Pakistan's energy crisis has recently worsened, but this time, the country faces a different problem. In the past, it struggled to generate enough power to meet consumer demand, but now it deals with an issue of surplus capacity.
As a result, consumers have to pay for the excess power due to the government's obligation to honor contracts with Independent Power Producers. Furthermore, a significant burden on consumers' wallets stems from the Transmission and Distribution (T&D) losses, caused by an outdated power infrastructure and widespread electricity theft.
While the officials are fetching for options, new research titled "Fostering Solar PV in High-Loss Feeders: Mapping Solutions," published by the Policy Research Institute for Equitable Development (PRIED) highlights the significance of solarizing high-loss feeders as a potential solution for creating a reliable, affordable, sustainable, and climate-safe energy system in Pakistan.
The policy document emphasizes the need to address the challenges of solar PV deployment and proposes an optimal strategy that focuses on distributed generation growth in high-loss areas.
One of the major advantages of promoting solar PV in high-loss areas is its potential to increase renewable energy uptake while simultaneously reducing distribution losses. Additionally, it offers the opportunity to provide uninterrupted power supply to end-users. The PRIED research emphasizes the importance of targeted financial instruments and business models to optimize solar PV placement.
To stimulate decentralized solar PV deployment, innovative market-oriented finance and business models are emerging as powerful tools. However, the there is a need for tailor-made solutions that are designed and executed according to local conditions and the energy needs of the targeted communities.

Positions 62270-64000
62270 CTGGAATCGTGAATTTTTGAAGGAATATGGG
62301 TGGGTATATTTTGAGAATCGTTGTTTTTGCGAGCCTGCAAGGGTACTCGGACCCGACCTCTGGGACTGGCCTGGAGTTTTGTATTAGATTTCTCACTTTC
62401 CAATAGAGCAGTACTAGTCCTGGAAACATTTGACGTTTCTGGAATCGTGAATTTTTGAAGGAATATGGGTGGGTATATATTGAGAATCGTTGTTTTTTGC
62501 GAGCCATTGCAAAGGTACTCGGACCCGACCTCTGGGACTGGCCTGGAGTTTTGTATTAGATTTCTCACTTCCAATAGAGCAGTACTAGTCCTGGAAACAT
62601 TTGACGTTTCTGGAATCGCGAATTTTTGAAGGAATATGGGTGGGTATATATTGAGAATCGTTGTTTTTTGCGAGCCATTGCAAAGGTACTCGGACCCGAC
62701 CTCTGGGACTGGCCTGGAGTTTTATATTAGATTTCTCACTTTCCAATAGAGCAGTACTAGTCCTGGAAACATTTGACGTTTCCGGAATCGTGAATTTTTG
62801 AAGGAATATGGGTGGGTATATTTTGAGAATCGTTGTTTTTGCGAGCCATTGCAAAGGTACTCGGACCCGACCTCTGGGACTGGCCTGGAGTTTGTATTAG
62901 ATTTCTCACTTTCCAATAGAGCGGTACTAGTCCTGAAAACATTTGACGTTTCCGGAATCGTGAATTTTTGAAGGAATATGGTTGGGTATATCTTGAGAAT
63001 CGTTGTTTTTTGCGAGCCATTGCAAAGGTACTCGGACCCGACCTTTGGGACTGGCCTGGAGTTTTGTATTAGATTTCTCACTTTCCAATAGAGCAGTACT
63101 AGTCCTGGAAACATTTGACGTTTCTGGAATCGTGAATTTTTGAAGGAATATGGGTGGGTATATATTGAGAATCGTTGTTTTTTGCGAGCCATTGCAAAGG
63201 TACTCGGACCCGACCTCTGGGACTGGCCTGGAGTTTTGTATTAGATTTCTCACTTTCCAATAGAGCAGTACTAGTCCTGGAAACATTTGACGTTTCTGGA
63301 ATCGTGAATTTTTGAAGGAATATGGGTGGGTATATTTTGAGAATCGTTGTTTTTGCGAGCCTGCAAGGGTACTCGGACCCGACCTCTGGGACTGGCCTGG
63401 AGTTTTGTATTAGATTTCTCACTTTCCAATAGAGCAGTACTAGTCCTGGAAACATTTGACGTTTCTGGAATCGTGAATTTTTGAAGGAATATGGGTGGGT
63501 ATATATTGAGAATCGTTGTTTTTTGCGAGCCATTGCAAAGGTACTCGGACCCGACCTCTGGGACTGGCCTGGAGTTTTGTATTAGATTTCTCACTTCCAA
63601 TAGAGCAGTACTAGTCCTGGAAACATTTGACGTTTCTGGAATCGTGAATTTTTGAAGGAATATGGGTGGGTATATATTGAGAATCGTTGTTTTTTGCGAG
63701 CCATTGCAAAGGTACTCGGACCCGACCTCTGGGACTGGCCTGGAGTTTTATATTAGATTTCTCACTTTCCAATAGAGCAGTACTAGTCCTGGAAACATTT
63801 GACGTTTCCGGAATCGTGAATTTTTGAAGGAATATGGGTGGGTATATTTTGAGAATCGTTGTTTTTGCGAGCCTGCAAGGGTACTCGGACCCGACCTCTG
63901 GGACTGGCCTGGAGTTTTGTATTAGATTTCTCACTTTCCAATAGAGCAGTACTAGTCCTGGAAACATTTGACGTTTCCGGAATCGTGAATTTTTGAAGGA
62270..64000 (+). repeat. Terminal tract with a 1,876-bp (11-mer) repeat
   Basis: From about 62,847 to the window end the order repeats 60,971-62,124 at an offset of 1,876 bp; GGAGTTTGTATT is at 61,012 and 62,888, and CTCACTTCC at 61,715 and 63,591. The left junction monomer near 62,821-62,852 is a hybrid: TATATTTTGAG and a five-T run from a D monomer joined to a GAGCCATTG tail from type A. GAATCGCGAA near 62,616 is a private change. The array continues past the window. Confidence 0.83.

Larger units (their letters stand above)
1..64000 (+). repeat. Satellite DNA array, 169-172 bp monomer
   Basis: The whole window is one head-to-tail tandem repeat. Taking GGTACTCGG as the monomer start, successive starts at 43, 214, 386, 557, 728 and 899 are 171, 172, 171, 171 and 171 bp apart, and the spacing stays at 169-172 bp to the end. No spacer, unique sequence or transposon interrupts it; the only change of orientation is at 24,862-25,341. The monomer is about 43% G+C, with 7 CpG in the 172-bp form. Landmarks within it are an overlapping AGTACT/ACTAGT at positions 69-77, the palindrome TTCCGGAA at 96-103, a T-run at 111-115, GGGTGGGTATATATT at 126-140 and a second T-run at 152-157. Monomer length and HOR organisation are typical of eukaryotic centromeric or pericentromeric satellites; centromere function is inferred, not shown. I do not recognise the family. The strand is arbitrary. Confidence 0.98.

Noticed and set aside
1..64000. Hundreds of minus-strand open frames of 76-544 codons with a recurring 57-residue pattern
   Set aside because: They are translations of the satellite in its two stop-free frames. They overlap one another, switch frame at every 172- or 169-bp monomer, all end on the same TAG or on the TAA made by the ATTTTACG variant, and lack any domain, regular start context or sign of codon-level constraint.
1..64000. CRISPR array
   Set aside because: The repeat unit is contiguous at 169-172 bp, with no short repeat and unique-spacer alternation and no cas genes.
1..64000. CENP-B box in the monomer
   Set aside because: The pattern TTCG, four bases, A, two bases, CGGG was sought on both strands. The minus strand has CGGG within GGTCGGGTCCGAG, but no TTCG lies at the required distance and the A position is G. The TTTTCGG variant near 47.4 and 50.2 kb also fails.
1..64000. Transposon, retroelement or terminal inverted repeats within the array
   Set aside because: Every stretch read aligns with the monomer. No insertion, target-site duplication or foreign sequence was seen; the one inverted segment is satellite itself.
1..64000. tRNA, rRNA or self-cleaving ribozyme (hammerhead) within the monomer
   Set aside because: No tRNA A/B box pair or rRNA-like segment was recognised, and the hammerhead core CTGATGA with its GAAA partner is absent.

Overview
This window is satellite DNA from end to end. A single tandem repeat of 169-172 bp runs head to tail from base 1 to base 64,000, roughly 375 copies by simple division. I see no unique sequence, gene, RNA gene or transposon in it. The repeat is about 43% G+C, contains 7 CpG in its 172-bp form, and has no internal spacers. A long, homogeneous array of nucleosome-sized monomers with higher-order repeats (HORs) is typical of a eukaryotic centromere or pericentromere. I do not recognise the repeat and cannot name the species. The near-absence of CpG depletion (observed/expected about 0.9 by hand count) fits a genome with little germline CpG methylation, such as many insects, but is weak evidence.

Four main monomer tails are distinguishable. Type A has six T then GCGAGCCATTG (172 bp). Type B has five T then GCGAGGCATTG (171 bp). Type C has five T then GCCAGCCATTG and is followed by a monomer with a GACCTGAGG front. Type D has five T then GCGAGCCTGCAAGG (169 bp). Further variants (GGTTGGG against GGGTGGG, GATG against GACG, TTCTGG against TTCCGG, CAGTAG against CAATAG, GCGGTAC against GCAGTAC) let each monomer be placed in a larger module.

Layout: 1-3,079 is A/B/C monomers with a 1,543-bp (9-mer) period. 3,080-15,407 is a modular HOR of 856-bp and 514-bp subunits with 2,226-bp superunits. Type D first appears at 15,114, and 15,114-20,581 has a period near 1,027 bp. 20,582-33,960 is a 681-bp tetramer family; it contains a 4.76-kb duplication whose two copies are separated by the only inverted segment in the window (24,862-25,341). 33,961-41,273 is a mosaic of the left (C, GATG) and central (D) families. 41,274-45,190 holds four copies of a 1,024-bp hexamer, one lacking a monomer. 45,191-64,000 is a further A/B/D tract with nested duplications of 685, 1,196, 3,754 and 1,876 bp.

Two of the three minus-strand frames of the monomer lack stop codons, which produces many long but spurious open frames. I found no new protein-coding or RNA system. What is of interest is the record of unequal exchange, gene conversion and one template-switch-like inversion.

Conceptualizing the drivers and barriers that affect the uptake of solar PV is crucial for formulating optimal business models.
It further goes on to indicate that solar energy has already reached grid parity, making it one of the most cost-effective sources of energy procurement. The demand for solar PV adoption is boosted by factors such as interrupted power supply, free rooftop spaces, rising electricity bills, and strong demand from end-users. However, the high cost of technology and the absence of supportive policies have hindered the diffusion of solar PV.
The PRIED study emphasizes that existing host-owned models, where customer/owner themselves install the technology on their property are not suitable for solarizing high-loss areas. Instead, it suggests that corporate sector engagement, community mobilization, and a holistic intervention approach are crucial. The heavily regulated electricity markets in Pakistan, especially concerning the operations of power distribution companies (DISCOs), necessitate necessary regulations and a facilitative environment for effective changes on the ground.
Two potential ownership models are proposed. The first is the third-party solar model, wherein a developer installs solar systems on the rooftops of host-customers. The generated energy is then sold to customers at rates lower than the grid's electricity, under a predetermined agreement. The third-party is responsible for the operation and maintenance of these systems.
The second potential model is a public-private partnership between a utility and a third-party investor. The DISCO invites a private third-party to install solar power on consumer rooftops, with two possible ownership scenarios: the utility entirely owning the distributed generation systems or entering into an agreement for mutual ownership and profit sharing. The third party would handle functions such as installation, maintenance, operation, billing, and revenue collection. This model offers advantages such as improved bankability, better management, and easy enforcement.
By engaging directly in these business models, DISCOs can benefit from reduced losses, improved profits, and the integration of new technologies such as advanced metering infrastructure (AMI) and energy storage.
Moving towards such solutions is critical for Pakistan, as the new round of electricity tariff hikes will lead to additional theft and losses resulting in a further increase in prices. This situation, therefore, has the potential to spiral out of control.